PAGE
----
Overview


Washington Wine Report is an independent publication focused on bringing Northwest wine to you and bringing you to Northwest wine. Our goal is:
  • To help you select Pacific Northwest wines at a variety of price levels
  • To keep you up-to-date about the Northwest’s wineries, vineyards, and individuals
  • To help you plan trips to wine country
  • To connect you to the larger wine community

Search

Loading...

'14 Tour Guide

Reviewed Wineries

Despite the fact that Washington State wines have received numerous accolades and high scores in recent years, many people remain unaware that Washington is a significant wine region. Surely, people who pay close attention to the world of wine are keyed in on what is happening here, but the average consumer is still somewhat unaware. Recently, several Washington wineries have set out to fix this.

Part of the problem with Washington’s brand recognition is the dominance of California in the national marketplace. Part of the problem is the amount of time it takes to build a national and international brand. And part of it is due to a tiny little district on the eastern seaboard. Never forget that when many people hear Washington, they don’t think Washington State (we won’t even discuss the fact that they don’t necessarily have, how shall we say, a positive association?). My favorite example of this, which I mentioned recently, was when Bob Betz, now of Betz Family Winery, was once asked, "Which side of the Potomac did you say the grapes were grown on?"

The problem gets worse. The Columbia Valley is by far Washington’s largest American Viticultural Area, encompassing the majority of the state’s wine growing regions. A Columbia Valley designation is given to most of the wines produced in Washington. However, when most consumers read ‘Columbia Valley’ they think of…nothing! They have no idea where it is.

Several wineries have recently taken steps to increase Washington State’s brand recognition by slight alterations in their labels. One of the changes comes from Columbia Crest. At over two million cases produced annually, Columbia Crest is by a good stretch Washington State’s largest winery. It is also the winery with the largest reach, receiving wide international distribution. With the 2007 vintage, Columbia Crest made a very subtle change in the branding of their Grand Estates wines putting ‘Washington Grown’ on the bottom of the label. Subtle perhaps but a significant improvement over just ‘Columbia Valley’ and one that is likely to be noticed by consumers over the long term.

Chateau Ste. Michelle has long tried to grapple with Washington’s identity problem. However, in Chateau Ste. Michelle’s case, the problem is even worse. Many consumers don’t realize that Chateau Ste. Michelle is located in Washington State, believing instead that the wines are from California or, gasp, France (the horror is mutual I am sure). For a number of years, Chateau Ste. Michelle has tried to combat this misperception by putting ‘Washington State’s Founding Winery’ on the bottom of its labels. This brilliant piece of marketing simultaneously brands the wine as coming from Washington State and establishes the winery’s place in history.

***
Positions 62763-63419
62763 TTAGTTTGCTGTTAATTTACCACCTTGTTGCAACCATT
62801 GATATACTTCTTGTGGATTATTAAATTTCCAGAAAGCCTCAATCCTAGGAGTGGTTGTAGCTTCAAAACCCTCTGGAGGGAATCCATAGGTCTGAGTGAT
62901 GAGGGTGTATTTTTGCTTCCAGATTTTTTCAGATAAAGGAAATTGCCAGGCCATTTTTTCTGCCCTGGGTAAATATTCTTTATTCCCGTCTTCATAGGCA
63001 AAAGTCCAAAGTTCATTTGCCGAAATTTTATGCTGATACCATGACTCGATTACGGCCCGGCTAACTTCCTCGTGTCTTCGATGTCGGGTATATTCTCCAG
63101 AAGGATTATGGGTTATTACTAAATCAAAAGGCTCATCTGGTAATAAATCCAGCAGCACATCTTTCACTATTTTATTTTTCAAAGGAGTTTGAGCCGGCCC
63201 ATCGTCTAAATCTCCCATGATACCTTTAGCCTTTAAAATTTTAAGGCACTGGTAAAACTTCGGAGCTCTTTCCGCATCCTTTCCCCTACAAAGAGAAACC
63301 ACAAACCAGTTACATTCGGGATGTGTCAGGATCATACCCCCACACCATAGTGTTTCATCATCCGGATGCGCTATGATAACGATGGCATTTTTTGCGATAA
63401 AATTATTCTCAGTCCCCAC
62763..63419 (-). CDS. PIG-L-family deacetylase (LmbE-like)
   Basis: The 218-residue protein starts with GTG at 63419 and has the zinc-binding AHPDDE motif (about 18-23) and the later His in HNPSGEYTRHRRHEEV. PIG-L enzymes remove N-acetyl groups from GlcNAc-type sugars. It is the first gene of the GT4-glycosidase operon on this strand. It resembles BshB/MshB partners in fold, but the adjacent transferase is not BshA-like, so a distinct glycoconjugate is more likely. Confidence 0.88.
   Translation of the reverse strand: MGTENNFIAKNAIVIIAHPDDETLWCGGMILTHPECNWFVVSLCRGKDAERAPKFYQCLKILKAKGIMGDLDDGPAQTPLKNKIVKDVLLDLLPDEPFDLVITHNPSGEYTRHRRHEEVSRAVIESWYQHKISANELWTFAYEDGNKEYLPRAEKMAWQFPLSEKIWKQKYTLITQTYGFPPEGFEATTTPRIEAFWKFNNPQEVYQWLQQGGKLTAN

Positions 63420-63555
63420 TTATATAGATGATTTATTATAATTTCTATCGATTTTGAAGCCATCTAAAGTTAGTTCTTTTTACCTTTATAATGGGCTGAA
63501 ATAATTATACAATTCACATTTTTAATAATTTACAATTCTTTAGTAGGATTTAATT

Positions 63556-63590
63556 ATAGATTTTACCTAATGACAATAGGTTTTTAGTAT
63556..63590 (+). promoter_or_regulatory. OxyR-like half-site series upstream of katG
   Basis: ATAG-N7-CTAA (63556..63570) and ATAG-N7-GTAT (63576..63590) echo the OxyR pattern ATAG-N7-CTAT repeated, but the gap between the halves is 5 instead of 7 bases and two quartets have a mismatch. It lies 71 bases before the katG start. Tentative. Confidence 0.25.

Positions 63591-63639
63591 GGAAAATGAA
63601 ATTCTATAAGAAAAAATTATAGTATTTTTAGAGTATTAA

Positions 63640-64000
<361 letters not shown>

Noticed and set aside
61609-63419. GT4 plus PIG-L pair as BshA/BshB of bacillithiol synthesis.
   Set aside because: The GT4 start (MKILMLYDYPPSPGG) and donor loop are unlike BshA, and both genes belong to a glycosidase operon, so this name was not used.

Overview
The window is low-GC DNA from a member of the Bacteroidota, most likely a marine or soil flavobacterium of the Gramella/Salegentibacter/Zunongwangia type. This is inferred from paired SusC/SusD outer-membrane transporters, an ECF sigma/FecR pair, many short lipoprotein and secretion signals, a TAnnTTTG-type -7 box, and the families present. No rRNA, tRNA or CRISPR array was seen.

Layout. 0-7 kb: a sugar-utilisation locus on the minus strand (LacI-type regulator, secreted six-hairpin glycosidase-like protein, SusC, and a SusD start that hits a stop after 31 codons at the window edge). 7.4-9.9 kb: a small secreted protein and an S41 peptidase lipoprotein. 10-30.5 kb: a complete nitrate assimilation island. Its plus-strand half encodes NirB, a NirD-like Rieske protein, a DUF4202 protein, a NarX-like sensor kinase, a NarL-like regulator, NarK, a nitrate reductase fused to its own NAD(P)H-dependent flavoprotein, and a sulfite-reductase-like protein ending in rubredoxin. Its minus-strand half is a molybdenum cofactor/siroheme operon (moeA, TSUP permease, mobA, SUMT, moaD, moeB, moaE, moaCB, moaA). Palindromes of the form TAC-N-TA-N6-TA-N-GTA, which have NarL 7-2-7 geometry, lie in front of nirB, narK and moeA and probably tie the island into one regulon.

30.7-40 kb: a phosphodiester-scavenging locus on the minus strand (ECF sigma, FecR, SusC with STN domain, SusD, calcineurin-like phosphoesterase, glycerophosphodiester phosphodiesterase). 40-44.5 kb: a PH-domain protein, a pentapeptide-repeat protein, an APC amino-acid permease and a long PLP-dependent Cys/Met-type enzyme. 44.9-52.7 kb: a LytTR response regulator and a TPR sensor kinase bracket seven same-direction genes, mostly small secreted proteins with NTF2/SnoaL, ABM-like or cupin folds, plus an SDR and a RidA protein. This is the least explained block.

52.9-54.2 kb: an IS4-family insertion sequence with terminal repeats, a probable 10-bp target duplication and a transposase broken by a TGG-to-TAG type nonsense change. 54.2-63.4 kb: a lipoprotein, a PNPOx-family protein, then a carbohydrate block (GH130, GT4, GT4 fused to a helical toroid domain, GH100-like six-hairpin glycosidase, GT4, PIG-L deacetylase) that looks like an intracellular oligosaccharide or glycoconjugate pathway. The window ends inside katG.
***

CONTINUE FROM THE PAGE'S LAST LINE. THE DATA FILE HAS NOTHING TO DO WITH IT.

While Columbia Crest and Chateau Ste. Michelle represent some of the state’s largest brands, other, smaller wineries are also focusing on developing Washington State’s brand recognition. Charles Smith labels each of his Charles Smith Wines ‘Washington State.' Seeing this in Smith’s iconic black and white labels is sure to have an effect on consumers. Wines of Substance also labels all of its wines Washington State regardless of AVA of origin.

While labeling bottles with something that definitively says ‘Washington State’ is often a reasonably subtle change, I do believe that this, combined with the long list of high scores, will over time establish a strong brand identity with the average wine consumer. Now if we could just do something about that pesky District of Columbia.

| edit post

2 comments

  1. CindyW Says:
  2. LOLing at the question Bob Betz was asked. :)

    I hadn't really thought about it, but that really is a recognition and marketing issue for the AVAs and wineries in our state.

    You know, I've spent a big chunk of my life in two places that have similar name recognition problems. I moved to the Pacific Northwest 10 years ago, quickly discovering that whenever I said "Washington" it has to be accompanied by "state." Before that, my home was in New Mexico. It was amazing how many times I'd be asked questions like "what made you decide to go to college in a different country?" or "we're sorry but we don't ship outside of the U.S." People in NM try to make fun of the problem by creating signs, t-shirts, and postcards emblazoned with "New Mexico, U.S.A." and they get used to saying "the state of New Mexico." I wonder if the many wineries and vineyards of NM face similar issues, and if so, do they put things like "made in the U.S." on their labels?

     
  3. CindyW, I actually spent a summer in New Mexico doing a research fellowship when I was in college. The most common question I was asked by my classmates before going? "Do you need to get a visa?" The most common question I was asked upon returning? "How was Arizona?" I have't seen the New Mexico USA shirts. Will have to get one next time I'm down there. I am *sure* the wineries in NM suffer from problems associated with this. Thanks for the comment!

     

Post a Comment

Follow

TN Database


Tasting Note Database Read an explanation of the fields here. Last updated 3/7/2014.

WA Wine Books

WA Wine Blogs

Blog Archive